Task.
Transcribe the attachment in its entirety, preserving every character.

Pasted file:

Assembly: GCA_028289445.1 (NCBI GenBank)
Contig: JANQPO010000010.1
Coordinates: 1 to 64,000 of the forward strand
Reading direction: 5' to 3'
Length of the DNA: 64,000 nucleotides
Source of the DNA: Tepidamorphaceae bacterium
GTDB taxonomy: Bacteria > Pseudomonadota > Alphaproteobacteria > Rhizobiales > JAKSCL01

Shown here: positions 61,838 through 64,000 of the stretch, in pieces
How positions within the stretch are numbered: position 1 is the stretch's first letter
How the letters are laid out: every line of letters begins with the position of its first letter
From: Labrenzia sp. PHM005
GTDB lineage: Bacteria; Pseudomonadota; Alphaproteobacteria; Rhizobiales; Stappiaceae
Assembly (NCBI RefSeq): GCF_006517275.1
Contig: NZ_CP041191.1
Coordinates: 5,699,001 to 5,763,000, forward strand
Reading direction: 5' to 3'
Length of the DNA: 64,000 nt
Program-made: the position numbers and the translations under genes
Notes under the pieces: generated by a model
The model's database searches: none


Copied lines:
Assembly: GCA_028289445.1 (NCBI GenBank)
Contig: JANQPO010000010.1
Coordinates: 1 to 64,000 of the forward strand
Reading direction: 5' to 3'
Length of the DNA: 64,000 nucleotides
Source of the DNA: Tepidamorphaceae bacterium
GTDB taxonomy: Bacteria > Pseudomonadota > Alphaproteobacteria > Rhizobiales > JAKSCL01

Shown here: positions 61,838 through 64,000 of the stretch, in pieces
How positions within the stretch are numbered: position 1 is the stretch's first letter
How the letters are laid out: every line of letters begins with the position of its first letter
From: Labrenzia sp. PHM005
GTDB lineage: Bacteria; Pseudomonadota; Alphaproteobacteria; Rhizobiales; Stappiaceae
Assembly (NCBI RefSeq): GCF_006517275.1
Contig: NZ_CP041191.1
Coordinates: 5,699,001 to 5,763,000, forward strand
Reading direction: 5' to 3'
Length of the DNA: 64,000 nt
Program-made: the position numbers and the translations under genes
Notes under the pieces: generated by a model
The model's database searches: none